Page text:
This is the BEST Refrigerator Pickles recipe! An easy old fashion family recipe for crunchy zesty dill pickles. No canning needed. You’ll never buy store bought dill pickles again!
Best Refrigerator Pickles
Want to know how to make your own homemade refrigerator pickles? Here’s a simple dill pickle recipe with photos and step-by-step instructions that your family will love for generations just like ours.
A Homemade Dill Pickle Recipe Your Family will Love!
If you are looking for a homemade dill pickle recipe, look no further! I absolute love my aunt’s old-fashioned homemade refrigerator pickles. Heck, I love anything with dill, especially this amazing dill pickle dip!
While I was visiting my home town in Oklahoma, my aunt made a few jars of these amazing dill pickles so I could take photos and share our family’s secret recipe with you. I hope you enjoy them as much as we do!
This homemade dill pickle recipe has been in my family for many years. My Aunt Tricia said that over time, she and my Uncle have added their own touches and ingredients to the original dill pickle recipe. I swear, they are the best pickles I have ever eaten!
How to make our Homemade Dill Pickle Recipe
Enjoy this easy old fashion family recipe for crunchy zesty refrigerator pickles. Best of all, there’s no canning needed.
What Cucumbers Do you Use for Pickling?
Be sure to select very firm cucumbers. Do not buy commercially waxed cucumbers, they will not pickle properly. I recommend shopping at an organic grocery store or your local farmer’s market.
My aunt’s cucumbers are called “National Pickling” cucumbers, they are irregular shaped and bumpy. She recommends using whole cucumbers for crisper pickles. They pick their cucumbers small just for pickling. Pickling cucumbers are often sold as “Kirby” or “Liberty” cucumbers.
How Many Cucumbers Do You Need To Make Pickles?
- 2 quarts Water
- 1 quart White Vinegar
- 1 Cup Pickling Salt (*makes enough liquid for six 1 quart jars)
- 4-6 Cloves of Garlic Chopped (about 2 cloves per jar)
- 1 Onion Chopped (a small handful per jar)
- Fresh Dill
- Peppercorns (4 per jar)
- Ball Pickle Crisp (1/8 tsp per jar)
- Grapevine Leaf – one per jar (optional – it’s supposed to make the pickles crisp.)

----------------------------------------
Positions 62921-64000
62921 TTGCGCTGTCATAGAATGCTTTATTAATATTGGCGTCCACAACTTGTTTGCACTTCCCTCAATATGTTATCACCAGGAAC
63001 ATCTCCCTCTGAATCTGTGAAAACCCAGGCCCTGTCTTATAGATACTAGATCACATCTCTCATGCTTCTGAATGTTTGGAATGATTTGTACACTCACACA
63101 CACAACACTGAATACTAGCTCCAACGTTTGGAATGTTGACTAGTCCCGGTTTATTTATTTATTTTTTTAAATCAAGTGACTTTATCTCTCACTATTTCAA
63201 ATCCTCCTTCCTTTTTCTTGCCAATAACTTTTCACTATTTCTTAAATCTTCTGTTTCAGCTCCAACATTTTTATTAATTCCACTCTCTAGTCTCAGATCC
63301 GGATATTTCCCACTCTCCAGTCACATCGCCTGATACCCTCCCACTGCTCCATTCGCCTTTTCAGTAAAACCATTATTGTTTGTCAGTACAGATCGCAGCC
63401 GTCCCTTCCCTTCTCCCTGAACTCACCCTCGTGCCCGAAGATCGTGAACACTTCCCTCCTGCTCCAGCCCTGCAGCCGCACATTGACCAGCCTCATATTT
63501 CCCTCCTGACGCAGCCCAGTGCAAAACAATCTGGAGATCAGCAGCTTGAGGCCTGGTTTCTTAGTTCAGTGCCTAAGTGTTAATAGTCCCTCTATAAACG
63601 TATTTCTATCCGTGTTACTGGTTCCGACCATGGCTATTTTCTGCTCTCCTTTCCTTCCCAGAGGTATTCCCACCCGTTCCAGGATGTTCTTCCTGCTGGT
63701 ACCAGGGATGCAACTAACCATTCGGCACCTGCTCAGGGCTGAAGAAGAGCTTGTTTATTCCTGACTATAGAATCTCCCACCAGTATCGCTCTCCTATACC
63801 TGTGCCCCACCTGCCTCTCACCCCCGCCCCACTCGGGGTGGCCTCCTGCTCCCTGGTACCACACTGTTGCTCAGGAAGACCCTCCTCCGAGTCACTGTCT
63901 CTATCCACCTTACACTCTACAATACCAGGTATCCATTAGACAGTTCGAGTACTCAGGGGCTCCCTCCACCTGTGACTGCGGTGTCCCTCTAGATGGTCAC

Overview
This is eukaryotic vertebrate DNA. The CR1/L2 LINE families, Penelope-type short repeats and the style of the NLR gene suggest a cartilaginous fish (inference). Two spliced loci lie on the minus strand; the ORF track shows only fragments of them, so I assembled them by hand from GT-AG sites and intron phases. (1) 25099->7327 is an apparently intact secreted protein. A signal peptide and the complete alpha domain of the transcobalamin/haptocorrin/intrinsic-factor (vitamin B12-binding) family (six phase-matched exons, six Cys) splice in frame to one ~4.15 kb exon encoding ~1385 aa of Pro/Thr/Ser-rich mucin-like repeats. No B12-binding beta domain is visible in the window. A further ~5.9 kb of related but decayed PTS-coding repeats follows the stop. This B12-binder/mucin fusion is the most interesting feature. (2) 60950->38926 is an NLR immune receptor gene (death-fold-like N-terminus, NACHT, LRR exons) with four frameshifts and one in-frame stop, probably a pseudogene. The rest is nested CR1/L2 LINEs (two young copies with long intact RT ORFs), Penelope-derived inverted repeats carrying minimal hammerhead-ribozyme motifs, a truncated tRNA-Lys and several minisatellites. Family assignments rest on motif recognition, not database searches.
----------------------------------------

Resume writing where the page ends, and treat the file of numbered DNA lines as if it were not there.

*Note: Old-fashioned pickle recipes often call for Alum. Alum is a salt compound with varied uses from shrinking tissues, acting as a preservative, and helping to firm and crisp pickles. Alum contains aluminum which is linked to toxic effects if it is consumed in a large amount over time. However, most people do not eat large amounts of pickles. An updated alternative to Alum for making pickles crisp is Calcium Chloride. Ball has a product called Pickle Crisp, made with Calcium Chloride, that is supposed to work great.
If you want to omit this part of the recipe, I have read where soaking cucumbers in ice water for four to five hours before pickling is another way of making pickles crisp.
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How Do You Make Refrigerator Pickles?
1. Wash the cucumbers before canning by rinsing in water.
2. Sanitize the jars and lids. Clean jars with hot water and soap. My aunt placed her lids in boiling water and took them out gently with tongs.
3. Combine water, vinegar and salt to a pan and heat to nearly boiling. This makes the brine. The recipe says “Heat mixture just hot enough to put finger in.”
4. Add garlic, onions, Alum or Pickle Crisp (which ever one you prefer), fresh dill, 4 peppercorns and one grapevine leaf (optional) into a jar.
Our family recipe has no exact measurements for these items. You can see the amount of fresh dill my Aunt used in the jars here. It’s a good handful!
5. Pack cucumbers into the jars.
6. Use a funnel to pour the liquid mixture over the cucumbers in the jar.
7. Seal the lids on the jars and let them cool.
8. After the jars have cooled, place in the refrigerator for about 2 months to pickle before eating. Some have said they ate them after a month and they were delicious! It’s hard to wait.
How long will homemade pickles last?
If you’re like me and eat them right away, not long! They should stay in the refrigerator for 2 months, then make sure you eat them within two weeks after you open the jar. If you make these pickles, let me know!
Originally published on July 9, 2012
Refrigerator Dill Pickles
- 6 Quart Jars
- 2 quarts Water
- 1 quart White Vinegar
- 1 cup Pickling Salt *makes enough liquid for six 1 quart jars
- 25 Small Cucumbers
- 6 cloves Garlic Chopped (about 2 cloves per jar)
- 1 Onion chopped (a small handful per jar)
- 2 bunches Fresh Dill
- 24 Peppercorns 4 per jar
- 3/4 teaspoon Ball Pickle Crisp 1/8 tsp per jar
- 1 Grapevine Leaf per jar optional - it's supposed to make the pickles crisp.
- 6 1 Quart Mason Jars
- Wash the cucumbers before canning by rinsing in water.
- Sanitize your jars and lids. Clean jars with hot water and soap. Place lids in boiling water and remove gently with tongs.
- Combine water, vinegar and salt to a pan and heat to nearly boiling. This makes the brine. Our family recipe says "Heat mixture just hot enough to put finger in."
- Add garlic, onions, Pickle Crisp, fresh dill, 4 peppercorns and one grapevine leaf (optional) into a jar.
- Pack cucumbers into the jars.
- Use a funnel to pour the liquid mixture over the cucumbers in the jar.
- Seal the lids on the jars and let them cool.
- After the jars have cooled, place in the refrigerator for about 2 months to pickle before eating.
Did you make this recipe? Let me know by leaving a comment and rating the recipe below.
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Originally published on July 9, 2019. Last Updated on August 30, 2020 by Amy Locurto